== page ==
I have written a little here about the fantastic book simply called The Shack. I know many people are really uptight about some of the things in the book–choosing instead to miss the message of God’s grace than embrace it.
Well, a little research at a couple of my favorite blogs has given me some more to think about on this subject.
First, Tim over at CRN.Info and Analysis has a short post with several links. Writes Tim,
There’s this little book called the Shack that has gotten some people all hot and bothered. If you’re interested in truth rather than rhetoric you might want to amble on over to Steve Brown Etc and listen to the author himself.
Second, Michael over at internetmonk also has a post today. Writes Michael,
Absolutely amazing story, with the beauty of the Gospel everywhere. That a bunch of the TR community will hate on this book because, as Steve says, their underwear is too tight, is a real shame. Those of you who read and thought, “I am reading a journey inside someone’s own experience of The Great Sadness,” will be doubly rewarded.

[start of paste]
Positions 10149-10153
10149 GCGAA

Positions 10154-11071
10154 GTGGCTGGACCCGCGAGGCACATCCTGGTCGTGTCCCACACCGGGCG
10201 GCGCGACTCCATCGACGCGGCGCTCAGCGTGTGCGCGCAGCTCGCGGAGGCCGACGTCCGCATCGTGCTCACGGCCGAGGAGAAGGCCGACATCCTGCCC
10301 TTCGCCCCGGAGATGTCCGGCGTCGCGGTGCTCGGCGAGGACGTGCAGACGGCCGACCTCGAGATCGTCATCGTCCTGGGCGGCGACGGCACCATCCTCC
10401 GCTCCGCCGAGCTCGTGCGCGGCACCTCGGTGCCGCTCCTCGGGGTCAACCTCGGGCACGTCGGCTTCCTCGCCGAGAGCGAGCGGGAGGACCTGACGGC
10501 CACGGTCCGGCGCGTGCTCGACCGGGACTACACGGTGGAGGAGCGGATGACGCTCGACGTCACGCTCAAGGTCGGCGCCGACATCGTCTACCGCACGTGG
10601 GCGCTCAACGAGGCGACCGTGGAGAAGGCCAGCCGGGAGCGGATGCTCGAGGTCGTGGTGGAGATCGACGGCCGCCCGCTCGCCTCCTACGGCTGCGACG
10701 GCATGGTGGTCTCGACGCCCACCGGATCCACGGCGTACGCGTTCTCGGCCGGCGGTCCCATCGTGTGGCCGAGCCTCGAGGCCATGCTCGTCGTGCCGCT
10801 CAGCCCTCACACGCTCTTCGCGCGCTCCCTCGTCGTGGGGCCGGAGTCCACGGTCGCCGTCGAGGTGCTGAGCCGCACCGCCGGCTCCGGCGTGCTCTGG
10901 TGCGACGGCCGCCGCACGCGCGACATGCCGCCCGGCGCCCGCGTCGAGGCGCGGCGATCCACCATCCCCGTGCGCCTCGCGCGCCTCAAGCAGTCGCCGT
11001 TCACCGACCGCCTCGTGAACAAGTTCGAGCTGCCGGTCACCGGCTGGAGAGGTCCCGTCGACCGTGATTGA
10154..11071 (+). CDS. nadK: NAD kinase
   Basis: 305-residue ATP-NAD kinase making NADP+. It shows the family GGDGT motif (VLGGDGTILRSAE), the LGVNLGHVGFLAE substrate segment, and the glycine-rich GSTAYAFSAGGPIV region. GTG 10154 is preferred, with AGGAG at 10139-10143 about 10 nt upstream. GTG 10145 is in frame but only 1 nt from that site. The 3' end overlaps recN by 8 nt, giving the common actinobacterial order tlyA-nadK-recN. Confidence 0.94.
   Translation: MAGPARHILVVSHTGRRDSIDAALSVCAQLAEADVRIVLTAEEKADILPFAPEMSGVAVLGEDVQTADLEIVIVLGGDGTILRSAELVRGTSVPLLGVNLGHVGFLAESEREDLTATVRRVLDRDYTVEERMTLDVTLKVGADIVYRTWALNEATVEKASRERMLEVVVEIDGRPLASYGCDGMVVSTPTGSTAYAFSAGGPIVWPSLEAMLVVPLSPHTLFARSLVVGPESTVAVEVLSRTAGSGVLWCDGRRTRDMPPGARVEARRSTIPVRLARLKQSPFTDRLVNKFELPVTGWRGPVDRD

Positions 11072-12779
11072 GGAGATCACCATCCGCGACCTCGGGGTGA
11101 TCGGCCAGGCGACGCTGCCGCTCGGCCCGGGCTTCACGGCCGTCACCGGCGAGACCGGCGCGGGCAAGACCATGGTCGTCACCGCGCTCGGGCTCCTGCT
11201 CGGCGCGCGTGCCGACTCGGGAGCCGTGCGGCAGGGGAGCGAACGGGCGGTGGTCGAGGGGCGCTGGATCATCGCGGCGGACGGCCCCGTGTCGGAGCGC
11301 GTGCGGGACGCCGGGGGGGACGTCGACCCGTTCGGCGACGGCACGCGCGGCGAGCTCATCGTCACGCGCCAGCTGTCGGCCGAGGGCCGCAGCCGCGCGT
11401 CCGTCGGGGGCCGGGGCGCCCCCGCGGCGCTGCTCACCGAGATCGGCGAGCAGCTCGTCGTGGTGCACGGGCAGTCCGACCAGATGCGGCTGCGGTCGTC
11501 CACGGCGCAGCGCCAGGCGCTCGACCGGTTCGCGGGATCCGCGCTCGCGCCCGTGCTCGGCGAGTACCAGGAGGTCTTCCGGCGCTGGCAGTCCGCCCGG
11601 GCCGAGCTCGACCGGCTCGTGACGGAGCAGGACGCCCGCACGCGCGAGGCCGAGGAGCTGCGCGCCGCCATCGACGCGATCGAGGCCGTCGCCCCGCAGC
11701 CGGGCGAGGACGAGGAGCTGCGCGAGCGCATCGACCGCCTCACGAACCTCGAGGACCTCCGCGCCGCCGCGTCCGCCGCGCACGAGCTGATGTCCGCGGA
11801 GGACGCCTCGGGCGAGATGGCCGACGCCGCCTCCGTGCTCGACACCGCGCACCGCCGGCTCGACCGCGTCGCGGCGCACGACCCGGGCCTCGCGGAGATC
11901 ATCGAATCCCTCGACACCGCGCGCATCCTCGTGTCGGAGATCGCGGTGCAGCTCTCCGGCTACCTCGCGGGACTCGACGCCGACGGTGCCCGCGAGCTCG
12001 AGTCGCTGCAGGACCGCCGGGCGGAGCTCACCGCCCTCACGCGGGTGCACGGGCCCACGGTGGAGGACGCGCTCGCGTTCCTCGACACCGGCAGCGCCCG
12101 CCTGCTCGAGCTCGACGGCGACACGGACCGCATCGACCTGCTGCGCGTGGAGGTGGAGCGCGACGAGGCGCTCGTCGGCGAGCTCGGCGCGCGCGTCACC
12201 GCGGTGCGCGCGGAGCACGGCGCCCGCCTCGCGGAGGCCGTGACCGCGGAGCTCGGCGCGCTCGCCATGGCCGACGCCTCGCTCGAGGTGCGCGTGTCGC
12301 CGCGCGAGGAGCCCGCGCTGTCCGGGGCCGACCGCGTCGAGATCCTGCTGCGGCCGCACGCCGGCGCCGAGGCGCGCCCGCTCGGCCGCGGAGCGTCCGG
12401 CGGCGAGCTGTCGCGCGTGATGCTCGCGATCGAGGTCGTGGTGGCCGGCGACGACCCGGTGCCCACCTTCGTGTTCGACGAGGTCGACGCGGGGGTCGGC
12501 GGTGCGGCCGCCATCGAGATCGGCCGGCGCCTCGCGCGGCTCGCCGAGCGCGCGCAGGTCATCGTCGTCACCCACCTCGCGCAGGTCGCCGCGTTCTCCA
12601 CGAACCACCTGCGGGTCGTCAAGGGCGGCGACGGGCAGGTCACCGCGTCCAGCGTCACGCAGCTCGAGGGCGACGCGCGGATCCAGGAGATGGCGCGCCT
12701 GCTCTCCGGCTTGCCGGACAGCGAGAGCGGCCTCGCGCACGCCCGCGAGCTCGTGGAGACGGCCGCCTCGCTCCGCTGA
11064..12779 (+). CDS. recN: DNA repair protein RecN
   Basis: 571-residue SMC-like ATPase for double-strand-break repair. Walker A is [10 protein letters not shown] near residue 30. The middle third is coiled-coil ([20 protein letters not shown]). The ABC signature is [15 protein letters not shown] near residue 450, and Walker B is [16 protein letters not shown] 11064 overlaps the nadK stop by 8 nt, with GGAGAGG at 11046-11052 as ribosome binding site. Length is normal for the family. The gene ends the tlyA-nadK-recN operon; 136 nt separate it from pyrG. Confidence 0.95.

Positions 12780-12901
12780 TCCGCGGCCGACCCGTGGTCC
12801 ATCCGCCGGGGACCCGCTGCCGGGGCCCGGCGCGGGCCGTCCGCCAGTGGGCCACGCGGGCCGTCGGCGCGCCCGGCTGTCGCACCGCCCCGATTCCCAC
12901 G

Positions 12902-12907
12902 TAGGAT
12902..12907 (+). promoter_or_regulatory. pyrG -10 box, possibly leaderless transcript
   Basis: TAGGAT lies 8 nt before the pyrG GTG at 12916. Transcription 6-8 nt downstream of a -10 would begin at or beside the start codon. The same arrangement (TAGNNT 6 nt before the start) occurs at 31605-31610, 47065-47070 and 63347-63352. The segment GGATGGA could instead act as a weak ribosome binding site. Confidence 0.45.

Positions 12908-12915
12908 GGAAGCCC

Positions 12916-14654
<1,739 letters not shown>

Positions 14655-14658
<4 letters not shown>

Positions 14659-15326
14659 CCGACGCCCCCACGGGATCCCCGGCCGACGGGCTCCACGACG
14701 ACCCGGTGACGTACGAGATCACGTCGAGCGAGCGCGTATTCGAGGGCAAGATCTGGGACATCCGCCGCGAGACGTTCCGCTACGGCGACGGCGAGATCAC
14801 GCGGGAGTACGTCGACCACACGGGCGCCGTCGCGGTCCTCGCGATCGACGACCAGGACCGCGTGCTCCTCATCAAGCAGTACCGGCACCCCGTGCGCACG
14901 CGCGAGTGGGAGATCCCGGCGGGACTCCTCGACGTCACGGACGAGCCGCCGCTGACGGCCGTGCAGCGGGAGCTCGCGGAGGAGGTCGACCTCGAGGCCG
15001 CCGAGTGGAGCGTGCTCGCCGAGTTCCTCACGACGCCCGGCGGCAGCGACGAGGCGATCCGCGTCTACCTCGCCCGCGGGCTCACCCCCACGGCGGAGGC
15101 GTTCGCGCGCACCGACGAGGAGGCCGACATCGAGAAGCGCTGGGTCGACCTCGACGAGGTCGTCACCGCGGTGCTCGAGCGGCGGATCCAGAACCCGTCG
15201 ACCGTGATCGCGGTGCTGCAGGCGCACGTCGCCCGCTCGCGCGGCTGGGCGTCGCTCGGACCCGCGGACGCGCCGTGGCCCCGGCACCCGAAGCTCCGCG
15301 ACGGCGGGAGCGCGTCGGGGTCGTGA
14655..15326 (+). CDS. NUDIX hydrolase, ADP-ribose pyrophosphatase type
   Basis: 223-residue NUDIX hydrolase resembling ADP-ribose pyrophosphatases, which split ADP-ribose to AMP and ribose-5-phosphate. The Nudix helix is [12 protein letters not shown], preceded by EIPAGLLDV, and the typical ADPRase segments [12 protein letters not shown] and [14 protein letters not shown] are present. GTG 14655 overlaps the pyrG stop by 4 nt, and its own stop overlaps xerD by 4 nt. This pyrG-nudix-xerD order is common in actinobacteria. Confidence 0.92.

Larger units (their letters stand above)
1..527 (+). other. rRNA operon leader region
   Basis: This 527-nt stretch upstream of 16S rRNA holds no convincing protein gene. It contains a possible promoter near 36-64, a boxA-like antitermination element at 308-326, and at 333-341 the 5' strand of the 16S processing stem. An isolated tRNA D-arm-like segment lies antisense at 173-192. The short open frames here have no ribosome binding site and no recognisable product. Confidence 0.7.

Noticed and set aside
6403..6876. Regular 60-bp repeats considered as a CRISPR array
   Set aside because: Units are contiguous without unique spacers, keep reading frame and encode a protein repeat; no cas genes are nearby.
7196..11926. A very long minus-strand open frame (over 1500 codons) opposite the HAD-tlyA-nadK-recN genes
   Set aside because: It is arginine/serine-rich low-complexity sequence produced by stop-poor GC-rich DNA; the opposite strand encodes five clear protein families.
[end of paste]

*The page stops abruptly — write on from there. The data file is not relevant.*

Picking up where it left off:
The monk also includes several links including one back to the author’s homepage.
Third, IM also has this post featuring a 7:45 minute youtube video of Mars Hills’ Mark Driscoll. In the video, Driscoll demonstrates his complete misunderstanding of the point of the book all for the sake of making his points; his cheaply made points. The debate on this post is whether or not Driscoll actually read the book. After watching the video, I’m not so certain.
To be sure, the book is not about the Trinity as such. The book is about working through The Great Sadness. It is a book about God redeems suffering and violence and evil. It is a book about God’s grace. Spencer notes, in a response to his own post:
There is also a literary device in the story that leaves open the possibility that the whole experience was a vision or hallucination, or at the least, not a “real world” experience.
The three characters in the book are not intended to be a true exposition of the nature of the Trinity as much as an experience by which the Trintarian God speaks to Mack. Burning Bush? Remember?
Remember that Wisdom also appears as a character, and does someone believe that Young was suggested wisdom was actually a woman?
I agree. The entire conversation at internetmonk is helpful, but perhaps the links back to the author William Young’s own web pages. It might be important to read and hear what the author himself has to say about the book and its contents.
I’m done blogging for today. Now I would like to go read for a while and watch the last 15 minutes of the Simpsons (that other avenue of heresy in the world of pop-culture.)